1. Search: As I mentioned above, think of this as “Advanced Search”. It leads to the main search page where you can search by keying a business name which works very well. You can also search for a category by typing a category name or by choosing from a list of all categories both of which I find frustrating. Searching by typing a category name can seem rather hit or miss as many things which seem like obvious categories like sushi or espresso aren’t. I think the secret is that the categories are the ones in the telephone yellow pages. In fact the whole application seems to be based on a phone directory database. Ideally Go2 should recognize synonyms like “espresso” for “coffee shops” and “sushi” for “Japanese Restaurants”. The problem with choosing a category from a list is that the alphabetical list is very long, 5 screen fulls and there is no way to jump to a particular letter. You have to scroll and click through most of the screens to get to “Real Estate” for example. It would be better if there was a “A-D”, “E-H”… menu.
2. Popular Searches: common categories like restaurants, florists, coffee shops, banks hotels and gas stations along with entries labeled “Shopping” and “Local Info”. Shopping is subdivided into a couple of screens of categories like apparel, bicycles, electronics and malls. Local Info has emergency services, post offices, churches and taxis. “Popular Searches” along with “Dining” is where I do most of my searches
3. Dining: lists the nearest restaurants of various types. You can choose “All Restaurants” to find the nearest restaurant of any type or select a link for a specific cuisine like Chinese, Italian, etc.
4. Go2 Movies: search for the nearest theater and get a list of current attractions and show times or find the nearest theatres showing a particular film. There is also a section of well written movie reviews with star ratings.
5.Travel: Hotels, Trains, Buses, Car Rental, Airlines. Mostly useful although Buses tends to return listings of the headquarters of tour bus companies rather than where to actually catch a bus or call for transit info.
6. Fun Stuff: Horoscopes, Entertainment News and a Dating Service.
7. Weather: (both localized and for any US zip) and airline delay information (not localized)
8. My Account: Starting Points, Favorites and Customize, which is the only place on the phone where you can delete a starting point or location (took me months to discover). “Log out” is also only found under “My Account”.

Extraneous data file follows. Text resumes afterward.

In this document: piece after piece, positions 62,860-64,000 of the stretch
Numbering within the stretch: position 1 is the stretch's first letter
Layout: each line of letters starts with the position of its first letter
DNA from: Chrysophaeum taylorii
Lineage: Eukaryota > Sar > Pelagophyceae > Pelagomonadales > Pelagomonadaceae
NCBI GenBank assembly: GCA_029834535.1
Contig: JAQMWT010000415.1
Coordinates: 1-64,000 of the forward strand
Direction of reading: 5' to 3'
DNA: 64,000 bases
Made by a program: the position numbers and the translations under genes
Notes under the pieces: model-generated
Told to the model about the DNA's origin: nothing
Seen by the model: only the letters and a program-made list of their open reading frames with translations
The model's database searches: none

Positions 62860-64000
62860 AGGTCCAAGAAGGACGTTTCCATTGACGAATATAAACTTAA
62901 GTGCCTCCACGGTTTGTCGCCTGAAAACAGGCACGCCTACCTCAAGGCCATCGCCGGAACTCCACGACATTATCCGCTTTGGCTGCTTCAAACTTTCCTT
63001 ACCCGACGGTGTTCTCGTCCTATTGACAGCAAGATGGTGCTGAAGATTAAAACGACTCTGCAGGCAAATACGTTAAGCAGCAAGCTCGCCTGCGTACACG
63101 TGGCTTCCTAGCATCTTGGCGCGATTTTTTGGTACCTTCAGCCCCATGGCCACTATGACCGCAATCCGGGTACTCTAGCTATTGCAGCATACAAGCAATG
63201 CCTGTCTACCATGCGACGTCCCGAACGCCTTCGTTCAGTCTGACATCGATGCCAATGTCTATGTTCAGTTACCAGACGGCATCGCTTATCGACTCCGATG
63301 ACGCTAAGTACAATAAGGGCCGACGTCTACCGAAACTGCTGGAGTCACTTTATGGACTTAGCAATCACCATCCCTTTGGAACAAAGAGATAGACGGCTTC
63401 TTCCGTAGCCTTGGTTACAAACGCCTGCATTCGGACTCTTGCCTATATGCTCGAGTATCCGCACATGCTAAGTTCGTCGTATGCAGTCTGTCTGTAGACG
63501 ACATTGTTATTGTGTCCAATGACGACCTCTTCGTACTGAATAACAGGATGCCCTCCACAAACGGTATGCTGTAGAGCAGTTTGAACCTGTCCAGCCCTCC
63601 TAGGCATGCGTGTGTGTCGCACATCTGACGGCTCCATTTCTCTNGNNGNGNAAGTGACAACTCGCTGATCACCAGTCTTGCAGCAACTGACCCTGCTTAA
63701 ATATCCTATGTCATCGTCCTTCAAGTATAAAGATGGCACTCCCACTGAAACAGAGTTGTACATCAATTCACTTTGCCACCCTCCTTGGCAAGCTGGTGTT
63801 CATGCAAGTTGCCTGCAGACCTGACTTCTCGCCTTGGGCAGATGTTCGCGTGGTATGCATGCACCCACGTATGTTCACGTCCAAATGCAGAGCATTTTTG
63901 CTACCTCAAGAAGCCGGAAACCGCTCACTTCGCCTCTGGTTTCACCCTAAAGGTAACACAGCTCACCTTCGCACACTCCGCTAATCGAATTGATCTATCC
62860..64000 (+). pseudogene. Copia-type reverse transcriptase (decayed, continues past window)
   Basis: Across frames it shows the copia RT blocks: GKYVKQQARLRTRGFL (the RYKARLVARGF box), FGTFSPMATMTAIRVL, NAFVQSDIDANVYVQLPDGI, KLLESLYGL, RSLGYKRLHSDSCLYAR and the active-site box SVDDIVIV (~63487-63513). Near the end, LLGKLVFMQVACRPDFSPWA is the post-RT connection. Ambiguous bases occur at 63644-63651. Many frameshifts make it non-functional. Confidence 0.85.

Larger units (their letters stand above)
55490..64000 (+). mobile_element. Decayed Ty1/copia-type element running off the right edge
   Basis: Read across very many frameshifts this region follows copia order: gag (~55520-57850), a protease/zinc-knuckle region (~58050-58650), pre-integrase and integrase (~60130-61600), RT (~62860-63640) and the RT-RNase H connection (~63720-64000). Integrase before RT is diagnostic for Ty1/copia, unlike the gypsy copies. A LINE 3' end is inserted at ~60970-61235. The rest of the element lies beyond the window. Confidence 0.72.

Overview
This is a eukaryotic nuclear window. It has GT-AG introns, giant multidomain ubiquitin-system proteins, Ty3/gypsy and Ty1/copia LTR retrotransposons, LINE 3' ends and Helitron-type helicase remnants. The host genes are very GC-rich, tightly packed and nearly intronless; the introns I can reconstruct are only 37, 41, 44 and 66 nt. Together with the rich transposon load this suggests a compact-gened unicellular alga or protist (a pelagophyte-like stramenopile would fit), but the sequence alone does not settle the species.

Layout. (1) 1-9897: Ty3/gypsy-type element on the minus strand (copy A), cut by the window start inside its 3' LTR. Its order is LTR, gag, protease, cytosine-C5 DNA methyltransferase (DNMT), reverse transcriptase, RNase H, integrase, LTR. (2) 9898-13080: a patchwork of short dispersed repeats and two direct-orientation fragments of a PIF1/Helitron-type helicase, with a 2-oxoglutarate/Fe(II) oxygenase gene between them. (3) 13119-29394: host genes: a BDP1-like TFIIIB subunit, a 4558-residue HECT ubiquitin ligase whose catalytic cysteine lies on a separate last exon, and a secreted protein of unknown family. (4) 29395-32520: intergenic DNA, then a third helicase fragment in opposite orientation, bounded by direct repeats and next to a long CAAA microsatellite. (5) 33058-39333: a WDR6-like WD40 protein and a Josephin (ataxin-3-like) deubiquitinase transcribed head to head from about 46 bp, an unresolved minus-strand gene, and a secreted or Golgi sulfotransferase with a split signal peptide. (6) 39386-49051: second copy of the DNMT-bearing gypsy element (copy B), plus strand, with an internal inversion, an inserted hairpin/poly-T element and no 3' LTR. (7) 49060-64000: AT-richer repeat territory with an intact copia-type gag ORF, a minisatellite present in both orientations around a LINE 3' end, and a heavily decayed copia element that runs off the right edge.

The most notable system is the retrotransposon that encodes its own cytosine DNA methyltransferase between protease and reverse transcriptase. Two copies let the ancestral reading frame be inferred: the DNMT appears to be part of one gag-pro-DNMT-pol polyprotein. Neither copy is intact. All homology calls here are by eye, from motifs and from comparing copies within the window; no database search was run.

There is a “system” menu with links to the Go2 Home, Search, Start Points, Set Radius and Favorites pages at the bottom of every screen on WAP2 phones. On WAP1 browsers the system menu uses wml “do” tag which works great on Openwave WAP1 browsers where pressing the menu key cycles though the “do” options on the phone’s soft keys. On Nokia and most other wml browsers these choices will be buried at the bottom of the “Options” menu tied to the left soft key. To make matters worst these site specific options are usually listed below all the browser’s built in options like bookmarks etc. This is not convenient and most users will never even find them. Go2 should use browser detection and give non-Openwave WAP1 devices a link to a system menu at the bottom of every page.
Go2 seems to be having some capacity issues lately. I get occasional timeouts on my Boost phone (Nextel/Boost’s gateway will timeout if it doesn’t get a response in 30 seconds) and I also see a “Sorry, we are experiencing extremely high traffic right now. Please try again later.” message fairly often.
Although I been rather critical of some aspects of Go2, I still find Go2 to be the single most useful WAP site on my phone. I use it constantly to get directions and find shops and restaurants.
I don’t know of any other mobile local search site that does as good a job of managing your location. In fact the only other one I’ve seen that allows multiple saved starting locations is Yahoo Local and it’s location handling is vastly inferior to Go2’s. Yahoo limits you to a maximum of 10 saved locations which you have to set up on the full web. However, only the first six saved locations are available on Yahoo’s mobile web page!
The great things about Go2 are it’s capacity for storing many locations and allowing you to switch you starting point at any time when you are on the move and that it returns results by proximity to your current starting point. Go2 would make a great truly location aware application if only it had access to the location information that the cellular providers are now required to track under E911. Go2 is on most of the US cellular provider’s mobile portals so the alliances are there. I would think that Go2 would be in a perfect position to persuade the carriers to share location data with them – with the subscriber’s permission of course. If Go2 cleaned up their UI and was truly location aware it would be a true break-though application that I think virtually everyone in the US would want to use.
Go2 Directory: wml/xhtml/pda/web